The more you read about Syria, the worse it looks for the Obama administration. In its weekend edition, the Wall Street Journal has a long article exploring what happened when the Syrian regime used chemical weapons on a massive scale on August 21, killing an estimated 1,400 people.
The article reveals that the White House not only refused to provide arms to the rebels but it even refused their requests for protective equipment to deal with chemical weapons attacks:
Syrian opposition leaders made their first formal appeal to the U.S. for protection from chemical weapons back in June 2012. At a meeting in Washington, opposition representatives handed administration officials a request for various nonlethal supplies, including 2,500 gas masks, say people who attended….
White House advisers, they say, questioned whether the masks would make much of a difference. Some worried that if Islamic extremists in the opposition got their hands on them they might try to seize poison gas from the regime. Administrative lawyers worried about potentially running afoul of domestic and international law.
“It was never ‘no.'” says one opposition representative about what would become a series of requests. “But it would never happen.”
This is shameful and bizarre. None of the reasons the White House gave for refusing to provide gas masks, etc., stand up to much scrutiny–especially when the administration was already ostensibly committed to providing non-lethal supplies to the opposition. This was simply inertia and foot-dragging, all a result of the fatal ambivalence and irresolution in the Oval Office.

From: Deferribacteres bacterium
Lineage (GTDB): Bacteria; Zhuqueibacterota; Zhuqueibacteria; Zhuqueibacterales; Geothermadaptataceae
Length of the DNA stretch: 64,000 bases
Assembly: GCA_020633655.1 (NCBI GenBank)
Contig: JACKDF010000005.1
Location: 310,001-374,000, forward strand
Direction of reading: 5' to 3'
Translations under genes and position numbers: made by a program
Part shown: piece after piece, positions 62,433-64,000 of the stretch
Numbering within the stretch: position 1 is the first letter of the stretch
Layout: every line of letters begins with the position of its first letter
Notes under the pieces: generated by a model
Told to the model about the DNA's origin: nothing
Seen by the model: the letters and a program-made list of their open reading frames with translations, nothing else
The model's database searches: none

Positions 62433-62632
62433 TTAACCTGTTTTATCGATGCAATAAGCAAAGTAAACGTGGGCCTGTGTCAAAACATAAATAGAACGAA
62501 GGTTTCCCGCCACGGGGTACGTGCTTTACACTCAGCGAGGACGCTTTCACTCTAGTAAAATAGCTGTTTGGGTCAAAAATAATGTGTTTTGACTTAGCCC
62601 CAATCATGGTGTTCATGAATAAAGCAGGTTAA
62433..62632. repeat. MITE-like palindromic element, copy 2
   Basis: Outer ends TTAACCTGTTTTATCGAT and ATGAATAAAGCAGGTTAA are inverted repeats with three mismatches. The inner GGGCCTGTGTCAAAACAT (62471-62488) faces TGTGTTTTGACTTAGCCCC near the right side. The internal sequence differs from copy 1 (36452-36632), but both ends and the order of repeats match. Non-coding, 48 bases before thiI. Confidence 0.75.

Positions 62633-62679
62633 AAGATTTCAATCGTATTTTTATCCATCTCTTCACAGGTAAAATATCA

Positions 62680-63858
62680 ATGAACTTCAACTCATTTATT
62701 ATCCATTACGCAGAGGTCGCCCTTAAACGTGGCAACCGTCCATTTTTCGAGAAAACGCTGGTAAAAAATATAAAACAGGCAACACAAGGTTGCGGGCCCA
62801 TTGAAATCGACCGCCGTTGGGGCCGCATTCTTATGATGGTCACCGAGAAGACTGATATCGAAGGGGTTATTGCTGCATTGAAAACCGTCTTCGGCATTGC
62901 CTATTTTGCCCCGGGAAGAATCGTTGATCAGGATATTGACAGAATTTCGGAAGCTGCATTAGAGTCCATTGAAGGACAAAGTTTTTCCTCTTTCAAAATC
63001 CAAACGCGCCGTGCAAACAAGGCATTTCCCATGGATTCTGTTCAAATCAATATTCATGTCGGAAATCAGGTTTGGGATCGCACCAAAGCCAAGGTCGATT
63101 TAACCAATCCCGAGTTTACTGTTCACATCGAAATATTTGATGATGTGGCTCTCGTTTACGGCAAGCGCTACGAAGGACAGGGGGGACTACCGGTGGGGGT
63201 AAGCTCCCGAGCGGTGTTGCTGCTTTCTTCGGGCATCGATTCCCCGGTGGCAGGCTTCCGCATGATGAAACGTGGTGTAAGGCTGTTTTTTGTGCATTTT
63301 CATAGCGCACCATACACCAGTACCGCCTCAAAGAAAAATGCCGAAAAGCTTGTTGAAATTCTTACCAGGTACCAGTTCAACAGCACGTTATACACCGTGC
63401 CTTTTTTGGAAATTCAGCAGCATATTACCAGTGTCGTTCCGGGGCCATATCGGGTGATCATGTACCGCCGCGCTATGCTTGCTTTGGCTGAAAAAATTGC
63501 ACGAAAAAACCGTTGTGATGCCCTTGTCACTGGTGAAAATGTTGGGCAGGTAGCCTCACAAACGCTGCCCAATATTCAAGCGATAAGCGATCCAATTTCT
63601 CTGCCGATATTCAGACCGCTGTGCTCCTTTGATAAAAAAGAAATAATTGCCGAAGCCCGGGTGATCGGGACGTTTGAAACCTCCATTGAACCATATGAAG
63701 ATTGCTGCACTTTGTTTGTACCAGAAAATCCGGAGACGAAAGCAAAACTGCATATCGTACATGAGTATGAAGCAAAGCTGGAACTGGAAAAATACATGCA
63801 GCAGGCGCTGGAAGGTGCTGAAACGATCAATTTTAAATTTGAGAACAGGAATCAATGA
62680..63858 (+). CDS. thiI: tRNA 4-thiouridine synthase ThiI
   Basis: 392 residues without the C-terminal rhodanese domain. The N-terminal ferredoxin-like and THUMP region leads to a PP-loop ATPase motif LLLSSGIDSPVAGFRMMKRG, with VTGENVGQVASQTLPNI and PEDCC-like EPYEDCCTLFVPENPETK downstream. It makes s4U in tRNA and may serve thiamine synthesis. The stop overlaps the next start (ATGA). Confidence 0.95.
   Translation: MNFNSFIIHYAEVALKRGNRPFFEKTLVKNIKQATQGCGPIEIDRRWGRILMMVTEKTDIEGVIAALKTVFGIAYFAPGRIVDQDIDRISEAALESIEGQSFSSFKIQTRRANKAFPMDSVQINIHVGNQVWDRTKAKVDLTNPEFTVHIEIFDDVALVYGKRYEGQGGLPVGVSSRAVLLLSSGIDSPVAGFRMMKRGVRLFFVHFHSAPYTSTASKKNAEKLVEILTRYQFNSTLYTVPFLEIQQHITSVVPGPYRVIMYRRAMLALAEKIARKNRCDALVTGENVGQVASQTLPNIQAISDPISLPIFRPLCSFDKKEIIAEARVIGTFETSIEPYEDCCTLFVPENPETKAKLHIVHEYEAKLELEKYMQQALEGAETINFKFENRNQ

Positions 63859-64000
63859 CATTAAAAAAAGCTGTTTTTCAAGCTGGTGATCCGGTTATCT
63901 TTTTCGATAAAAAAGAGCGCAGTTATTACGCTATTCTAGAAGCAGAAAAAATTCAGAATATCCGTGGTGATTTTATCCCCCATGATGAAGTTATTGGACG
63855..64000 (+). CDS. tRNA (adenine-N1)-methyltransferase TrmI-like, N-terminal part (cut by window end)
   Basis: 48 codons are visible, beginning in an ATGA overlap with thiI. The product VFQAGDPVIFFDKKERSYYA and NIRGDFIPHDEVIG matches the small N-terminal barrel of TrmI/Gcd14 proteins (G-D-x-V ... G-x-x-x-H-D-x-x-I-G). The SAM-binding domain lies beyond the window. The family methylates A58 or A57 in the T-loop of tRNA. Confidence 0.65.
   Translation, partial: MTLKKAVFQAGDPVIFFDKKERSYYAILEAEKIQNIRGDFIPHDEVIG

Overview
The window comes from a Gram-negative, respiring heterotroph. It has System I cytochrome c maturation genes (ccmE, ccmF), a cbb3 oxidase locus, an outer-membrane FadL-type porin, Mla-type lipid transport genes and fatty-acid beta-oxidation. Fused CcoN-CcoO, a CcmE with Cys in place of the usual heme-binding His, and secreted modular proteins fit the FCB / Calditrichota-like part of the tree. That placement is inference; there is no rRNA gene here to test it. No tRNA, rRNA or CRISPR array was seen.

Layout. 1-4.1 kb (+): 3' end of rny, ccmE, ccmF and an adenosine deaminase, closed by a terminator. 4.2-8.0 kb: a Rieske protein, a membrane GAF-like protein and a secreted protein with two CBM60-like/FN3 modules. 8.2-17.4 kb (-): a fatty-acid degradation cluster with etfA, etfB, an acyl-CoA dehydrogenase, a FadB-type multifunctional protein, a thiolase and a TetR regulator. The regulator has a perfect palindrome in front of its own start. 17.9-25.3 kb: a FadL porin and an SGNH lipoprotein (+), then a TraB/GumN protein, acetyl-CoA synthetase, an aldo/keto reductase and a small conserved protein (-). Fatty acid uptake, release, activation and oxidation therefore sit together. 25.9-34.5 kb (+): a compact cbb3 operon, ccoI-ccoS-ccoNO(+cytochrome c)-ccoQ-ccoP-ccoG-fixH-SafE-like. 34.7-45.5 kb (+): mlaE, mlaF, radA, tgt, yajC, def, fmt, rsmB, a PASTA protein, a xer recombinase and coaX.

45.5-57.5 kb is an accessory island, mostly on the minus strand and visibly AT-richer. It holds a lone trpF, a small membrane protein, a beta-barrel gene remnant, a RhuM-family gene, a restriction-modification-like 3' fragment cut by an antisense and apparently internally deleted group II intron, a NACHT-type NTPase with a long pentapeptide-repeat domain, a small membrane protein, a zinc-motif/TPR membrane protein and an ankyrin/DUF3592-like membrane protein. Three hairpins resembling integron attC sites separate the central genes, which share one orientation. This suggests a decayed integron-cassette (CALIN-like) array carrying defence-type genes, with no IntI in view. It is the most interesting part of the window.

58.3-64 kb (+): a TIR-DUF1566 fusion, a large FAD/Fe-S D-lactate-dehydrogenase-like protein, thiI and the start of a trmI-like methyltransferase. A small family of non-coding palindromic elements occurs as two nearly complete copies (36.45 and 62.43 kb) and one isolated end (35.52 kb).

When Assad’s goons stepped up their use of chemical weapons, Obama was briefly spurred into contemplating tougher action, before just as quickly backing off, and seizing a face-saving Russian offer to destroy the Syrian chemical-weapons stockpile. The Journal article reports: “U.S. intercepts show a Russian official later boasting to a Syrian counterpart about how easy it had been to get the U.S. to back off strike plans.”
Given Obama’s mishandling of Syria, it is a shame that Republicans have let him off the hook–first by not coalescing around a tough-minded position (how could the GOP knock Obama for being soft while refusing to endorse air strikes?), and then by changing the subject to the completely unnecessary and unproductive government shutdown. The tragedy of an irresolute and weak U.S. foreign policy is compounded by the tragedy of an equally weak and irresolute opposition party, which doesn’t know where it stands on foreign policy. It tells you something that the most devastating critique in recent days of the Obama foreign policy has been delivered by a member of the Saudi royal family who aptly summed it up as “just complete chaos. Confusion. No policy.”